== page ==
Most people are familiar with these big, showy, eye catching animals. They are common in zoos, frequently seen images in popular media, and recently have even gained popularity as livestock (drumstick, anyone?). Ostriches commonly appear in documentaries, such as this recent appearance (as cat food) in the latest BBC series, Life (see below).
As you may have already noticed, Ostriches aren't just some stretched out version of your typical bird. So what makes them so distinct? To fully appreciate what makes these towering descendants of dinosaurs so darn interesting, it helps to look into their evolutionary history -- one that is shared with their closest living relatives, the other ratites.
Ratites are a group of flightless birds (order Struthioniformes, though some elevate the families below to order status) spread out over South America, Africa and Australasia. They're a great example of allopatric speciation, with the different species having diverged from one another as the continents spread apart during the past hundred million years or so.
Figure 1: Pangea breaking up starting at ~225 million years ago.
As a group, the taxonomic relationships within the ratites falls cleanly over their geographic distributions. Excluding extinct species like the freakishly huge Moas, and other groups that have recently been associated with the ratites (i.e., the Tinamous), their distributions are as follows:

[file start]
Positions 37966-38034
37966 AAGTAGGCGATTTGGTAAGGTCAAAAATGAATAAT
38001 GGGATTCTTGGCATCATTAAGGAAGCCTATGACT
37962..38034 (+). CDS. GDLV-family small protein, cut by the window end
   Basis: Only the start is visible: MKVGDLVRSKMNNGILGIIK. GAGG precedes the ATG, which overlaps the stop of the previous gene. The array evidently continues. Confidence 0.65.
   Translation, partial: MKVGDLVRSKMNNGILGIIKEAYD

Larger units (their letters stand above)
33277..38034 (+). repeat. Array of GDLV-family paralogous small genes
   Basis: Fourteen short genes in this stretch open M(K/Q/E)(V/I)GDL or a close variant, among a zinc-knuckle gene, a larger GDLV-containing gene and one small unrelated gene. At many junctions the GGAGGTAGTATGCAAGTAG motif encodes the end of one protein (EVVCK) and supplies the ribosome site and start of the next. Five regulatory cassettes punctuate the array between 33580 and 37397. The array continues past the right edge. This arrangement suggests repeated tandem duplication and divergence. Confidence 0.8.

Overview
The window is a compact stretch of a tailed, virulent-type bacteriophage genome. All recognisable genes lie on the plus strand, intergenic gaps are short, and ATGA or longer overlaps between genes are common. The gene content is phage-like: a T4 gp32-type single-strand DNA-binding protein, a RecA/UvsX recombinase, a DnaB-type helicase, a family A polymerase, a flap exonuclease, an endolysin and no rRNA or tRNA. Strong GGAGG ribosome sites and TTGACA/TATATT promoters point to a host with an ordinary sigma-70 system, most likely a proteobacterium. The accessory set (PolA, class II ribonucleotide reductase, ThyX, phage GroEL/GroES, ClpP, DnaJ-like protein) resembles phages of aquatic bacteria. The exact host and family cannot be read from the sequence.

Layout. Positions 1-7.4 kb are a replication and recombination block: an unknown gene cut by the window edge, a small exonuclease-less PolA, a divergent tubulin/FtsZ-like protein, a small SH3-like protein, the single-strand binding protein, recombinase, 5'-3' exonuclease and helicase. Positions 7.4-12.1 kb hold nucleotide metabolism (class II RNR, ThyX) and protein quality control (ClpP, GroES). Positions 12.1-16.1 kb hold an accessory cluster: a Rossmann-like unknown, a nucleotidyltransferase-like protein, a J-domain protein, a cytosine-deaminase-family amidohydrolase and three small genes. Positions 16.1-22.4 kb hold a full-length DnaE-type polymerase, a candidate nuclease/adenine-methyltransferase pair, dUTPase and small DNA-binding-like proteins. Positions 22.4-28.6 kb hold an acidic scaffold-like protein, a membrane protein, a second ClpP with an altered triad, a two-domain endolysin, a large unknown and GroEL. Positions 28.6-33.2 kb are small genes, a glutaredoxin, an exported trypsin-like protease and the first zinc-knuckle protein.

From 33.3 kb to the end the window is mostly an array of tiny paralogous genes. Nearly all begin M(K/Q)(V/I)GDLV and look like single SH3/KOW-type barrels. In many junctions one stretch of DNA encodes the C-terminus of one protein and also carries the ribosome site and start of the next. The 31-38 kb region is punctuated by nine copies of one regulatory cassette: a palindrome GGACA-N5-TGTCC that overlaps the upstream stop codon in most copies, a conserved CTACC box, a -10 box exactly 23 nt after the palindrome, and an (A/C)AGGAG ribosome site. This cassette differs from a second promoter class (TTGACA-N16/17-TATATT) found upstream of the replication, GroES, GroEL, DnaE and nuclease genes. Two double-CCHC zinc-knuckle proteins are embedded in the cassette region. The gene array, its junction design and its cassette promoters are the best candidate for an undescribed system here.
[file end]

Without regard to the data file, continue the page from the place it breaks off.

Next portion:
1. Family Cassuariidae
- Emu (Dromaius novaehollandiae)
- Cassowary (3 species; Southern Casuarius casuarius, Dwarf C. bennetti, Northern C. unappendiculatus.)
2. Family Apterygidae
- Kiwis (5+ species, all in the genus Apteryx)
3. Familiy Struthionidae
- Ostrich (Struthio camelus)
South American Ratites
4. Family Rheidae
- Rheas (2 species; Greater Rhea americana, and Lesser R. pennata)
If that's news to you, lets just say it out loud one more time: Ostriches have claws!!
Figure 2: Details of the wingtip of the Ostrich, drawn circa 1898.
[Source: The structure and classification of birds (full text).]
Fortunately for zoo visitors and Ostrich farmers, they didn't retain TOO many of their ancestors' other dinosaurian features. Imagine getting a bite from one of these!
Figure 3: The ostrich farmer's worst